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Earth is Room Enough by Isaac Asimov

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Earth is Room Enough by Isaac Asimov
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Earth is Room Enough by Isaac Asimov
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Anything can happen and probably will right here on earth. You don't have to rent a spaceship or sign up for a singles cruise to Saturn or spend your weekends star-hopping along the Milky Way because ... Earth Is Room Enough. Earth is where the action is and each tomorrow unleashes new discoveries. Here are brilliant, witty, frightening, and fascinating stories of the future by the greatest science fiction master of them all. Just hitch your mind to these weird and wonderful tales for a spin around the world of tomorrow that will take you right to the center of your wildest dreams. Contains: The Dead Past, The Foundation of S.F. Success, Franchise, Gimmicks Three, Kid Stuff, The Water Place, Living Space, The Message, Satisfaction Guaranteed, Hell-Fire, The Last Trump, The Fun They Had, Jokester, The Immortal Bard, Someday, The Author's Ordeal, Dreaming Is A Private Thing.

Reviews (7)
Very dated material, but nice set of short stories by the master of sci-fi. Mainly stories from the 1950s, which I actually found interesting as not only were the stories pretty good (as usual) but it was a window into how we felt about the future during this era.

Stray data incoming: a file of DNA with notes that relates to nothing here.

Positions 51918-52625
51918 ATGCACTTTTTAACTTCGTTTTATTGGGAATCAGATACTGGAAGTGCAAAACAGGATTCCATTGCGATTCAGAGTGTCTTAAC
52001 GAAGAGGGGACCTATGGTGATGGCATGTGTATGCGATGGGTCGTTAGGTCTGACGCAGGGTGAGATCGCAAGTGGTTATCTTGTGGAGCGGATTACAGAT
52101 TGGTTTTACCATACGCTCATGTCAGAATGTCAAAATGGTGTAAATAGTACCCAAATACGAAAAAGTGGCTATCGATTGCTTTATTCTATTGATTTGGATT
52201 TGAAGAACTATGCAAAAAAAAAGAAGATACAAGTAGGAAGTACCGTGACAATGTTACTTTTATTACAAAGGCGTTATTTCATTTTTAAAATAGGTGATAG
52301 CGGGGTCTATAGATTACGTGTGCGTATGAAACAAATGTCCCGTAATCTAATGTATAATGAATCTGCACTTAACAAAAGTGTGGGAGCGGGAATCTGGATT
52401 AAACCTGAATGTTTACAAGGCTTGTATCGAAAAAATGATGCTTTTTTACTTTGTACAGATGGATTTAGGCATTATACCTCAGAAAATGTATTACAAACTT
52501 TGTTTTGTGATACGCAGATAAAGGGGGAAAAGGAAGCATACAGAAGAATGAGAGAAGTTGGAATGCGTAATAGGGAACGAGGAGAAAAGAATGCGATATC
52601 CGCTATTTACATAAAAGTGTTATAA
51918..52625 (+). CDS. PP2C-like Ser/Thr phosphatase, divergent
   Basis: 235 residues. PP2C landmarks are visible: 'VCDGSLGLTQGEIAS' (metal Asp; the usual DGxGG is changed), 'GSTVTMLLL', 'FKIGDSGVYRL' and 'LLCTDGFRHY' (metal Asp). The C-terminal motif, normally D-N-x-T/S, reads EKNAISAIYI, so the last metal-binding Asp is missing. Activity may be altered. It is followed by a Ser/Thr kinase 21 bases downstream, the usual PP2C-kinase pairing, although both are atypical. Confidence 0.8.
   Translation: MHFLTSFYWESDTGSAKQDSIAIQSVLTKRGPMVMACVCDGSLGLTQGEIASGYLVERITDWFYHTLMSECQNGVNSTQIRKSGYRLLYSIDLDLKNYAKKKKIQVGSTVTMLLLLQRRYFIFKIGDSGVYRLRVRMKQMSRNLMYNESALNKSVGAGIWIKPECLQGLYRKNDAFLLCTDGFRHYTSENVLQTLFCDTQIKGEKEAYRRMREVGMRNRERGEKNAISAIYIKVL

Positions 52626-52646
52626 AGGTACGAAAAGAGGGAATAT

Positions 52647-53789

You cannot lose with Asimov
Classic set of stories, I'm using Franchise and Living Space in my course on research design & methodologies.
A very nice collection of short stories, with Mr. Asimov's unique style. It is dated – the computers take up blocks and blocks, and there is mention of slide rules as well. The best one is 'The Watery Place,' but the one that, perhaps, ruins science fiction is 'The Foundation of S. F.' because it takes the mystery out of how it is written.
'The Dead Past' – A professor of Ancient History wants to see into the past for his work, bu the bureaucracy is in his way (the government has been trying to keep the genie in the bottle), so he does an end run and throws everything out of whack.
'The Foundation of S.F. Success (with apologies to W. S. Gilbert)' – A really good guide to writing these stories. I have noticed that in many stories the setting could be 1950's yet is supposed to be 2300's or something like that. The plot and characters are the important part, not so much the science (that just gets to be so much magic or 'pulling a rabbit out of the hat' denouement).
'Franchise' – A silly little projection of our future with computers being able to predict our choices. The computers are blocks long and no one can truly understand how they work, but it seems to be working, so the people let them rule.
'Gimmicks Three' – Isadore Welby has sold his soul to the devil, but he finds his way out of it.
'Kid Stuff' – A fantasy writer is visited by an elf, one he may have written about, only this one is evil.
'The Watery Place' – Bart Cameron is a hard bitten character and during tax season he is worse.
'Living Space' – In the future there are homes for everyone in alternate universes, but there is a limit.
'The Message' – A time traveler finds his way to World War II, North Africa, for his research project.
'Satisfaction Guaranteed' – A new model robot needs testing and Claire Belmont gets to test it.
'Hell Fire' - A different way of looking at an atomic explosion.
'The Last Trump' – There is an argument in Heaven over whether to end the world or not. The best part of this story is the fellow who realizes that his wife could sleep through the trumpet call for the end of the world, he always thought so, and now she was :))
'The Fun They Had' – The future of reading and learning. Only the part of tablets has come true so far.